TransUnion’s latest quarterly study found most Americans could be experiencing a ‘personal recession,’ with 54% stating their incomes were not keeping up with inflation.
TransUnion’s quarterly study in Q4 2022 includes responses from 2,835 U.S. adults between November 1-9, 2022, and is based on consumers’ viewpoints on current spending, debt, and future household budgets. This is used to evaluate how consumers’ finances have varied and forecast future changes.
A part of the survey concerned inflation causing a ‘personal recession’ for consumers. While only 35% of consumers reported the U.S. economy was currently in a recession, most Americans could be experiencing a ‘personal recession’; 54% reported their incomes were not keeping up with inflation.
“Rapidly increasing interest rates and stubbornly high inflation combined with recession fears represent the latest in a series of significant challenges consumers have faced in recent years. It’s not surprising then to see pronounced increases in delinquency rates for credit card and personal loans, two of the more popular credit products,” said Michele Raneri, Vice President and Head of U.S. Research and Consulting at TransUnion.
“Yet, many consumers –from a credit perspective – are in a better position than they were just a few years ago, equipped with the credit they can use in case of more macroeconomic challenges. We expect demand for credit to continue to be high, with lenders positioned well to meet it. While unemployment will likely rise next year, it should remain relatively low, a key element for a healthy consumer credit market.”
Their survey found that half (52%) of Americans were optimistic about their household finances in the next 12 months. Furthermore, most surveyed consumers said their incomes remained unchanged in the last three months.
What stands out on top for consumers next year?
TransUnion’s study showed consumers would continue to turn to credit cards, with 53% looking to apply for or refinance their existing credit card.
Paul Siegfried, Senior Vice President and Credit Card Business Leader at TransUnion, said, “However, it’s important to put the current credit card marketplace in perspective. When taking 2022 out of the equation, more consumers will gain access to credit cards in 2023 than in any other year in the last decade.”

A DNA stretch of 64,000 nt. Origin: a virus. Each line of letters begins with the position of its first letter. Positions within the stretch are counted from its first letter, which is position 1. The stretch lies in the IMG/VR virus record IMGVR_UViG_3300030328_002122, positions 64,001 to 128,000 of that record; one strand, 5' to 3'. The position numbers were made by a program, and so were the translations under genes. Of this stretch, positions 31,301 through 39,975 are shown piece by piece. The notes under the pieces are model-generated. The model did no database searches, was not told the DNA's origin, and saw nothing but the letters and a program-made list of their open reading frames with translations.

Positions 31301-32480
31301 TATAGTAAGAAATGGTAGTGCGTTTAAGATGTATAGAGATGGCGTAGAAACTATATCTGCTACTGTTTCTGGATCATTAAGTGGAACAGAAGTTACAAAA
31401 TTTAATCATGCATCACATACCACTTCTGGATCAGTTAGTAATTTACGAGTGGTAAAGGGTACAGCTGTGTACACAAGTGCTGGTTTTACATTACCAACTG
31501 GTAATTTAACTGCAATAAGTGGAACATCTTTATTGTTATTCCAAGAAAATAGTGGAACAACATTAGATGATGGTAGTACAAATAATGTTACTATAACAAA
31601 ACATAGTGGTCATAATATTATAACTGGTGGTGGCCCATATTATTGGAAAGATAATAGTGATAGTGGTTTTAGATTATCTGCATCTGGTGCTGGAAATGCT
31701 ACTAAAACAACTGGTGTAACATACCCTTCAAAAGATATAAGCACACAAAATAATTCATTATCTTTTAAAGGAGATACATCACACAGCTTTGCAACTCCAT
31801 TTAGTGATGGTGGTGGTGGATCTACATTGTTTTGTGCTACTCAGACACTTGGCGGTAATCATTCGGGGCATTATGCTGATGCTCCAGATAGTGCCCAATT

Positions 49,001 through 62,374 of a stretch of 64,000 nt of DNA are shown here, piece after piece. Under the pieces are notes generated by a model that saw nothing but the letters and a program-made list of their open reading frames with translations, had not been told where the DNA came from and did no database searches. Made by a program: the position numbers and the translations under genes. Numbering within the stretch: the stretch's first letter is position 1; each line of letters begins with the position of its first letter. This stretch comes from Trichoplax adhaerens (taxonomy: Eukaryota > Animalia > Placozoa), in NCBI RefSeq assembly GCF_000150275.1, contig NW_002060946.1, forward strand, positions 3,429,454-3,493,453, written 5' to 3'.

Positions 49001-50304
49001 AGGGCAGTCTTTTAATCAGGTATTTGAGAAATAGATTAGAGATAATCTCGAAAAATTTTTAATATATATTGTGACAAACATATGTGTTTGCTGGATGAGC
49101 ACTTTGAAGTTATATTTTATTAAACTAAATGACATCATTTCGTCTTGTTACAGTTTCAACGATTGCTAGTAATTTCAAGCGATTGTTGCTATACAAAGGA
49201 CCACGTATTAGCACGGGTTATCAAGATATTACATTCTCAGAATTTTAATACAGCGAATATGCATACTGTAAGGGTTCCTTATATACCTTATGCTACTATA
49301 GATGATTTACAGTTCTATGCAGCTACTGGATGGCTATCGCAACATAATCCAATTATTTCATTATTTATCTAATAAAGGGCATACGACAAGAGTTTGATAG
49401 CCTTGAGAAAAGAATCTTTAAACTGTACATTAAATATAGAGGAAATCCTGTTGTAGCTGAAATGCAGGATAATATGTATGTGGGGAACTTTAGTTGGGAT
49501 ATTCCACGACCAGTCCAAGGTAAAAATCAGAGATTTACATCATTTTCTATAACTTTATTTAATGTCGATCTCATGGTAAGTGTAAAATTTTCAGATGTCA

“TransUnion expects 14 million more credit cards to be issued in 2023 than in 2019, a strong year for the consumer credit market,” Siegfried said.
“Such access provides consumers with more cushion in case of any macroeconomic challenges. Credit card balances are forecast to rise over the year as many consumers continue to turn to cards to help them manage cash flows. We expect card delinquency to increase in 2023 as consumers face liquidity shortages from the prolonged high inflation environment, slowing wage growth, and expected increases in unemployment.”
Their study forecasts there will be delinquency rates higher than ever in 2023 since 2010 for credit card and personal loans.
Also standing out, the study shows 22% will take out a personal loan. And 23% will apply for a new car loan or lease.
“Consumer lending unsecured personal loans had an unprecedented run-up, it all started during covid during the second quarter of 2020, and the fintechs pulled back really quickly, faster, and more dramatically than any other asset class. This is a testament to how quickly they can turn on and turn off the spigot of loans,” said Liz Pagel, Senior Vice President and Consumer Business Leader at TransUnion.
She explained, “what’s really remarkable is at the end of Q3 of 2022, we hit 210 billion in balances on unsecured personal loans, and the previous peak was in Q1 2020 of 159 billion, so that is a tremendous amount of growth in personal loans. Amidst all of this, we do see delinquencies coming up, increasing unemployment and inflation will affect these consumers.”
Ricquel Newman is a freelance journalist in the San Francisco Bay Area. Prior she was a past journalist for the award-winning consumer news unit, "Seven On Your Side" at ABC7 News in San Francisco. During her 15-year career with ABC News, she produced, managed, and handled all social media for the department. A two-time Emmy Nominee for undercover investigations and light news story features. She is a past radio producer for The Costa Report, a nationally syndicated radio show. Ricquel has a strong passion for news, writing, and creating. She also started her own PR Company at one point. She studied Radio and Television with an emphasis on Broadcast Journalism at San Francisco State University.